The Domino Effect

beachcombed domino

All photos courtesy of Rochelle Frankson

As with any hobby, like bird watching or sea glass collecting, sometimes it’s good to have a backup for the days when your quarry is sadly not there,” Rochelle Frankson explains. “My mother and beachcombing  partner Bernadette is strictly a sea glass collector and will still be one even when the sea glass pickings are slim. I like to diversify and collect any odd thing that might have a story to tell like shells, beach metal, rocks that might be meteorites (that happened one time!), pottery, or beach flotsam that can be repurposed into dog toys for our six dogs. Anything and everything that sparks interest—and can fit in the car—is up for grabs when we head to the beach.”

jamaican beachcomber Rochelle Frankson and her mom

Rochelle Frankson is a beachcomber from Jamaica, or Xaymaca, the indigenous Taino name for the island, which means “the land of wood and water.”  Rochelle lived in the U.S. for eight years studying and working as a biomedical scientist before returning to her home country in 2017, which is when she says she picked up the beachcombing bug.

jamaican sea glass shells dominos

As a beach fanatic, Rochelle hunts for all sorts of treasures, but her favorite find is a domino. 

Playing dominos is an extremely popular pastime in Jamaica. Rochelle says if you travel the island at night, you will almost always see a game being played in front of shops and bars. Though her domino beachcombing started as a joke, Rochelle eventually realized the ubiquity of the tiles on the beaches of the island presented a challenge: complete an entire deck, or 28 unique tiles. So far, Rochelle has collected more than sixty dominos, but still hasn’t completed a full set.

“Interestingly, I’ve been able to find five 4/- tiles but no 3/- tiles!,” laughs Rochelle. “These odds just make the game fun as I never know what tile is out there waiting for me until I find it.”

While Rochelle used to believe that the beached dominos came directly from Jamaica (which she explains has a pretty bad waste containment problem), a recent discovery suggests otherwise.

palo viejo dominos

“One tile I found this year however suggests that a significant portion of the tiles I find may actually have been lost off one of the larger shipping vessels that frequent Jamaica’s ports. Larger companies will sometimes issue special domino sets with their brands marked on them,” explains Rochelle. “I have found a domino marked ‘KFC’ and in May I found a tile marked ‘Palo Viejo.’ Palo Viejo is a Puerto Rican rum I’ve never seen sold or promoted in Jamaica. The fact that I found a tile marked with this brand of rum is what led me to suspect that the tiles I find may actually be a bit more well-travelled than I first thought.”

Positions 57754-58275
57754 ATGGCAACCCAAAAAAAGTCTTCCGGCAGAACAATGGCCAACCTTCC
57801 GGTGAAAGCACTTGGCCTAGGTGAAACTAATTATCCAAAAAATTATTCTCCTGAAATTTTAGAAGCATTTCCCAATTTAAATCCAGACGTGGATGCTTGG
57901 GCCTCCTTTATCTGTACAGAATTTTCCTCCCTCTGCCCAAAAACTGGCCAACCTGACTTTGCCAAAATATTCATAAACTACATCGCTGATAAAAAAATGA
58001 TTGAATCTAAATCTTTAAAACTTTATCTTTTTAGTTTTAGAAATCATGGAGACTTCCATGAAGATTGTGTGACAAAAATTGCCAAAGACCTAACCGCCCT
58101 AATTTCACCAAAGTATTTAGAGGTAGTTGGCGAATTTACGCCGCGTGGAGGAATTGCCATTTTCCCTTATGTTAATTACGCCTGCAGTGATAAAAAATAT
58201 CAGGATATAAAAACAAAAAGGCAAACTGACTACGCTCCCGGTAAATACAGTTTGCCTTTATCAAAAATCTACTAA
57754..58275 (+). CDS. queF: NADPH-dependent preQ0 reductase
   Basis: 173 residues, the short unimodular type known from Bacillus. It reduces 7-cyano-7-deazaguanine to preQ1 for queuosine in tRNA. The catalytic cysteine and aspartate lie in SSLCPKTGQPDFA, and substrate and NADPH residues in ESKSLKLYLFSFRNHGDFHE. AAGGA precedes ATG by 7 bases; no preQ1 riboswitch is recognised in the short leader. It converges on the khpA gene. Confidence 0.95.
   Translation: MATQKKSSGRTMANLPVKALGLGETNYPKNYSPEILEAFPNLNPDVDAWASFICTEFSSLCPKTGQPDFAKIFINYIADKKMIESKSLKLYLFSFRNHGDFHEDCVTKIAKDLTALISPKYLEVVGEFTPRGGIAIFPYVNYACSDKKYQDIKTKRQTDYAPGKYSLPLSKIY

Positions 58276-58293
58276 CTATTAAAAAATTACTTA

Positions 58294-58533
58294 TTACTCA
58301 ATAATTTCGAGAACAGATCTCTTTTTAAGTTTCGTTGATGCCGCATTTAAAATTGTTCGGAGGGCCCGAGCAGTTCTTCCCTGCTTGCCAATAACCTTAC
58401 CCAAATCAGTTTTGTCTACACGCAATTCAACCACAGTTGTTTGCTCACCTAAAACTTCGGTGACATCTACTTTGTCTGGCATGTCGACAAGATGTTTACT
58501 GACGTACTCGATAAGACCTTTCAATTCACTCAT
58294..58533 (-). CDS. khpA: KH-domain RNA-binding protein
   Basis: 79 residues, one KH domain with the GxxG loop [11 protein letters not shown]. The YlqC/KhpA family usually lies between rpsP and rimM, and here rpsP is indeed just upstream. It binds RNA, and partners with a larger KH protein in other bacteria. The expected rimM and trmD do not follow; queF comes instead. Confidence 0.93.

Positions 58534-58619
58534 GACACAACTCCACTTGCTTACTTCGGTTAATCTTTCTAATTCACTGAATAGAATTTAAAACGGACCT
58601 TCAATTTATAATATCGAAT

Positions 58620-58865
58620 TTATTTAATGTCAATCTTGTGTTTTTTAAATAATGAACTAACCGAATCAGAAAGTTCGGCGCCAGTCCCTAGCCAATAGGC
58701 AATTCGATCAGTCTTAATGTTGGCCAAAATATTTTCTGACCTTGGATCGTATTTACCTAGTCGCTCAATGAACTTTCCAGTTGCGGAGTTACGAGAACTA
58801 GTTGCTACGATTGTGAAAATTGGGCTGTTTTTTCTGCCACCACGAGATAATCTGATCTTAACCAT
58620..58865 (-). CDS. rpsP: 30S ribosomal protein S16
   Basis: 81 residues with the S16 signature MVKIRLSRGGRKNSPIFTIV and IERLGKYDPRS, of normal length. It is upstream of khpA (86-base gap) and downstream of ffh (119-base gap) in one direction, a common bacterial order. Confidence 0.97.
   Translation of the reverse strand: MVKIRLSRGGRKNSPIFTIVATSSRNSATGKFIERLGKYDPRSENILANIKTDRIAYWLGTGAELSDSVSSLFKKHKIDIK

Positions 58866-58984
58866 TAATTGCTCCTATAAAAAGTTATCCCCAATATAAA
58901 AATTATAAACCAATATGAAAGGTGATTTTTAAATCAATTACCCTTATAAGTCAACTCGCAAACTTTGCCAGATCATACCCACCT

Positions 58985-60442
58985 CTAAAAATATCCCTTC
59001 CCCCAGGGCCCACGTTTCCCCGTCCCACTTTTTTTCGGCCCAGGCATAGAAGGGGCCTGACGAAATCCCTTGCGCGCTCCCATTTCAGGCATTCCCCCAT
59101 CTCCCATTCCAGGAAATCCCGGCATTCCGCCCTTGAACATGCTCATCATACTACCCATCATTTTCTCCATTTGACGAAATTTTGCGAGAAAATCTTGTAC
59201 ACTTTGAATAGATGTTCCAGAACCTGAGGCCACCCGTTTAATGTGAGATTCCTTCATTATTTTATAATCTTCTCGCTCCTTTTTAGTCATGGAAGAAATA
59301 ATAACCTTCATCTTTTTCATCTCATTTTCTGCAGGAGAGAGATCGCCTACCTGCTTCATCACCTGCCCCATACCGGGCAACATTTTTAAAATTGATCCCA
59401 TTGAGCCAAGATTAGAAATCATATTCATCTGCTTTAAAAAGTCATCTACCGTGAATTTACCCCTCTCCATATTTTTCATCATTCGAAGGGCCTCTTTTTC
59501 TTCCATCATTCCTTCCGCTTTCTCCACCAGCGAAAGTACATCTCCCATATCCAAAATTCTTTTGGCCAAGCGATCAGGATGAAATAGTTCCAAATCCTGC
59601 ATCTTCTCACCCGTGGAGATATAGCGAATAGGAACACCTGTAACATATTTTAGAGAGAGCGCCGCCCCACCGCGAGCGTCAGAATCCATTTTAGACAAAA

beachombed dominos on black pebble beach

Just like the dominos she discovers washed up on her beaches, Rochelle is also well-traveled. She’s beachcombed along Lake Michigan, the shores of Halifax Nova Scotia, and Japan (which she says is her favorite so far). Whenever she travels, she likes to research the beaches at her destination ahead of time to see if there are any seasters she can hunt with when she arrives. By the time you’re reading this, she will have traveled to Alaska, and she plans to travel to Europe next.

collection of beach dominos

When she’s home, Rochelle beachcombs once or twice a week in the morning with her mother Bernadette (with whom she has a friendly marble-hunting competition) and her six dogs: Kelly, Zeus, Scooby, Lucky, Jet, and Vagabond. She says that every part of the island’s coast has a rich history and fascinating treasures waiting to be discovered.

rochelle frankson at the beach with her dogs

“My favorite thing to do with my beach dominos is to check those I’ve found to determine whether they’re new or duplicates,” Rochelle, explains. “I update my tally sheet and share it on my Instagram page. Over time, I’ve gained a modest following of folks who like to know how the hunt is going.”

Though she has fans online, Rochelle says beachcombing is not popular in Jamaica—most people don’t even know what sea glass is. Most Jamaicans believe it is very strange that Rochelle collects beach trash, though some are fascinated by the historical aspects of her collection.

“One day I saw what looked like a two-and-a-half-foot metal pipe partially submerged at the edge of the water. I’d never seen anything like it at a beach before and decided to dig it out,” Rochelle says. “It ended up only being one half of the item and looked like a cylinder that had been split down the middle, but since it looked pretty old and rusted I kept it.”

Bernadette joked that it was probably an old sewage pipe, but a girl can dream. “A few weeks later while shopping at an antique dealer for a present for my dad, I noticed that the dealer happened to have a few cannons and cannonballs displayed out front,” Bernadette continues. “While my mystery find was much smaller than these, we showed the dealer the item and instantly he identified
it as part of a signal cannon.”

If you’re visiting Jamaica, Rochelle urges you to leave your hotel or resort and experience the island in full. In addition to taking in the vibrant music, dance, art, and food, she recommends checking out Dunn’s River Falls, Trench Town Culture Yard, the Bob Marley Museum, Devon House, the Blue Lagoon, and Glistening Waters. Use common sense and stay safe.

Rochelle has one last tip for visitors. “Check the heaps! If there’s anywhere that you’ve seen small bits of driftwood or beach trash gather, it’s likely that the tide also brought some sweet finds and left them there. Although it’s sad and icky for our beaches and reefs, your reward for doing a quick beach clean will be the treasure that’s usually mixed in.”

This article appeared in the Beachcombing Magazine November/December 2019 issue.

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